11 Chinese miners rescued after 14 days trapped underground
Written by Hit Music Radio News on 24/01/2021
Eleven gold miners have been rescued a fortnight after they were trapped by an underground explosion in China, according to state media reports.
It is not known how many others are still alive in the mine.
State media footage showed the first miner to be rescued, a black blindfold across his eyes, being lifted out of a mine shaft on Sunday morning.
Later, another three miners were brought out from a different section of the mine, including one who was injured, and three more from the same section followed in the early afternoon.
Several were shown walking, supported by rescue workers.
A group of 22 workers were trapped following an explosion at the Hushan gold mine in Qixia, Shandong province, in eastern China on 10 January.
One is confirmed to have died from head injuries. Eleven were known to be alive and rescuers made contact with 10 of them, with one in a nearby chamber. The remaining 10 are missing.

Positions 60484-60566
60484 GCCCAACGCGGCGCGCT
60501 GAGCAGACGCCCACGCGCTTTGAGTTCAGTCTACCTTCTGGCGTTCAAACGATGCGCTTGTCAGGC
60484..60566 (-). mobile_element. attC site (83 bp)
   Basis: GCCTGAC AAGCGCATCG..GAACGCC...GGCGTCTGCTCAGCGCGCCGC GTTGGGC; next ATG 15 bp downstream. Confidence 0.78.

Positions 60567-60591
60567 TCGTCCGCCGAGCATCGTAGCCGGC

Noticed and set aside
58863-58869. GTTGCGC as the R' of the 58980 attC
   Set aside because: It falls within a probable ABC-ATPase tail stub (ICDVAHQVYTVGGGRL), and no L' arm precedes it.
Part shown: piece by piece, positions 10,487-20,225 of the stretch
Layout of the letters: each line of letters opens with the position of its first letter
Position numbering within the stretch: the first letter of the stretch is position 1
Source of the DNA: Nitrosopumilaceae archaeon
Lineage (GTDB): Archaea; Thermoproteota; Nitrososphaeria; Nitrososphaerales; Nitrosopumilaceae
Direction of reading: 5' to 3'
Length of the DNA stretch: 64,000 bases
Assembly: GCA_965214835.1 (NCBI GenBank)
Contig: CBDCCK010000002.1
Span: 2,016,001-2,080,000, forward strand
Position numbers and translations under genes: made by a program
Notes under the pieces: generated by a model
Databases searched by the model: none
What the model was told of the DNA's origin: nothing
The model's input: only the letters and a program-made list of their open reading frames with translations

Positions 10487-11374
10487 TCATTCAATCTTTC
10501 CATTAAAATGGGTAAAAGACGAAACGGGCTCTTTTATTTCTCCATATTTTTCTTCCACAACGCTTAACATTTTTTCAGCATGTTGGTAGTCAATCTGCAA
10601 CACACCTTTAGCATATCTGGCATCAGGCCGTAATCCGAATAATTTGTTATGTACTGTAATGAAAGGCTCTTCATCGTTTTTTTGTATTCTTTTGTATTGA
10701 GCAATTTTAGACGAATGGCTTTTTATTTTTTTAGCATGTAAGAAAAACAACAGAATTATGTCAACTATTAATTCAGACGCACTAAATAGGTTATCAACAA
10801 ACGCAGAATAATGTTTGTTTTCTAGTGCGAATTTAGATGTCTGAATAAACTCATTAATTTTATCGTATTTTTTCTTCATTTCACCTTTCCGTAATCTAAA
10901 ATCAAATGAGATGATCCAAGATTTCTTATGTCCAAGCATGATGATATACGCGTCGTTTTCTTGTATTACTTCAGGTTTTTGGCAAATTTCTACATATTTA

The mine entrance was blocked 350m below the surface by 70 tonnes of debris that extended down another 100m, the Yantai city government said in a statement on its social media account.
The cause of the explosion is unknown.
The fate of the missing ten people remains unclear – rescuers have been trying to get food and medicine to them through holes drilled hundreds of metres underground into the mine, but they have received no communication.
About 600 people are involved in the rescue, with as many as 25 ambulances waiting at the scene, as well as neurosurgeons, trauma specialists and psychologists.
Mine managers have been detained for waiting more than 24 hours before reporting the incident, the cause of which is still not known.
Officials said on Thursday it could take another two weeks to clear “severe blockages” before they could drill shafts to reach the group in contact with rescuers.
They drilled a new wider shaft to reach the 10 men in the middle section of the mine – more than 600m from the entrance – which they hoped to use to bring the survivors to safety.
© Sky News 2020